Credit Repair: 3 Instances When Taking a hit on Credit Score is OK
One topic that we often discuss in the field of finance is credit score. More often than not, people are reluctant to make any kind of move that affects their FICO score. They are scared to death of damaging their credit scores. They fear that any wrong move may bring down their credit score affecting their future finances. It is high time to stop making your life miserable by letting your credit score overpower you. There are times when taking a little hit is perfectly fine, in fact it is advisable. We give you 3 such scenarios in which making a sound financial decision protects your credit score even when you might have thought of it as a potential threat to your score.
To Establish a Payment History
You make you debt payments on time expecting your credit score to increase and stay that way forever. Ironically, your payment history constitute only about 35% of your FICO score, and what happens in reality is that the untouched good credit score starts to free-fall. If you have stopped making payments, meaning if there is no consistency in the payments, then the nice, healthy pattern of your on-time payment becomes redundant and this is when your credit utilization falls to 0. Getting a new credit card to maintain your credit score may give you a hard time as it may affect your credit score for up to one year. Without it, however, your credit score will continue to go down. We can, therefore, say that feel free to make purchases but try to keep up with on-time payment pattern.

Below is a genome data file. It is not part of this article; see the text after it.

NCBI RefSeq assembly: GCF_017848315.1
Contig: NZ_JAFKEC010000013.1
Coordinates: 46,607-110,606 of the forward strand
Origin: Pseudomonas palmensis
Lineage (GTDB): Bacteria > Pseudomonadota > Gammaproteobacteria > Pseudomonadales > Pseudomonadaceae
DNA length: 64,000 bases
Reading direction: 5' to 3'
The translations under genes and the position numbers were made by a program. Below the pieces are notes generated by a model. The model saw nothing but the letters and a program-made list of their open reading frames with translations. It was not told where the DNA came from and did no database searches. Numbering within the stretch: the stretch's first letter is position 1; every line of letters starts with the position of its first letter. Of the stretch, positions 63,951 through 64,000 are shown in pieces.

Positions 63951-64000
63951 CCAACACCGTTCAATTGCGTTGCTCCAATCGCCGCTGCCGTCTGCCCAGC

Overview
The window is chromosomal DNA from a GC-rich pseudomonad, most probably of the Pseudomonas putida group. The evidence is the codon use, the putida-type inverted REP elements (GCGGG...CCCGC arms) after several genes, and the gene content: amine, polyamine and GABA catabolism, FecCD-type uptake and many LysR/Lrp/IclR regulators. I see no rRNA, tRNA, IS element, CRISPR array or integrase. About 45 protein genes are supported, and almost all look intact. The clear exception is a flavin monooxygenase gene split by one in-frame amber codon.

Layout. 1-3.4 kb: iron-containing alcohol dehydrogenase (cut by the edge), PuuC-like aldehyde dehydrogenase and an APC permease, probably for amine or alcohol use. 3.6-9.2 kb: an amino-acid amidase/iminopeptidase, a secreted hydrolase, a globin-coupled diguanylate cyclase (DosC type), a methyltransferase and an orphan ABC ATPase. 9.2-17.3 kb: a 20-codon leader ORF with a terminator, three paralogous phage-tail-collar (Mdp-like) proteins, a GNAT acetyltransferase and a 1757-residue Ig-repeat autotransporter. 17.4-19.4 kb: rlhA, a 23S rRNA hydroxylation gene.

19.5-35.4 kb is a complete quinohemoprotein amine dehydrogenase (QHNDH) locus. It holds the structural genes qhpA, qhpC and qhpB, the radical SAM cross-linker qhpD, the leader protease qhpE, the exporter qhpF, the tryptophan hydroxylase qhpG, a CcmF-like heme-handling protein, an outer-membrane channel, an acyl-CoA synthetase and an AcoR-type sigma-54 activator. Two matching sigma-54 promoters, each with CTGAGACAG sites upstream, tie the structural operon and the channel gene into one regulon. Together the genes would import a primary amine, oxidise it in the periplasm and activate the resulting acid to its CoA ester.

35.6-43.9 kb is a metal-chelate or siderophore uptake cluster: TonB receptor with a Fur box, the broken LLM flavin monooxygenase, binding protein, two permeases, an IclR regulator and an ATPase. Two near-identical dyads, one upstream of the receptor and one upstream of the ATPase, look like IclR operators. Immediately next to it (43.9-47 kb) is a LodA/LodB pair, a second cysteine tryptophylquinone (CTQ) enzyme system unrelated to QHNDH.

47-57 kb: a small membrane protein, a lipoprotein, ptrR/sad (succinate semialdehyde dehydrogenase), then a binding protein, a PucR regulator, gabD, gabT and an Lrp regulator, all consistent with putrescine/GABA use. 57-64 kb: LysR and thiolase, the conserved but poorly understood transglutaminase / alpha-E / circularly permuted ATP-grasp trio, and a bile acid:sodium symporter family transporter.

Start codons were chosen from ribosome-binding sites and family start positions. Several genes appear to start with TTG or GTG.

To Diversify your Credit Mix
Not many people are aware of the fact that they have the leverage to diversify their credit mix without affecting their credit rating. You can maintain a good FICO score by utilizing factors, such as payment history, credit utilization, length of the history for the open credit, and new credit. If all you have got on your report is your home loan, adding a debt payment or a new credit card to your profile will not only help you expand your credit, but also broaden your portfolio’s types of credit.
To Apply for a Better Credit Card
Let’s assume that you have this great opportunity to transfer your balance to a zero percent APR credit card, but you think that applying for a new credit card may affect your credit rating and therefore, drop the idea. Don’t hesitate, and give it a try! It is easy to recover a dip in the credit score. In addition, when you add a new card it improves your credit utilization. So, zero percent APR credit card is worth a dip; however, don’t close your old account unless you considered doing so critical. The length of the credit history constitutes 15% of your credit score and closing your old credit will shorten it, affecting the overall rating. So, you can simply put aside your old credit card and let it get dusty.
The Bottom line
Don’t let you credit score hold you hostage. If you had been ignoring these things thinking that it might affect your credit score, then it is about time you make-up for your mistake. We suggest you to go for all of these suggestions.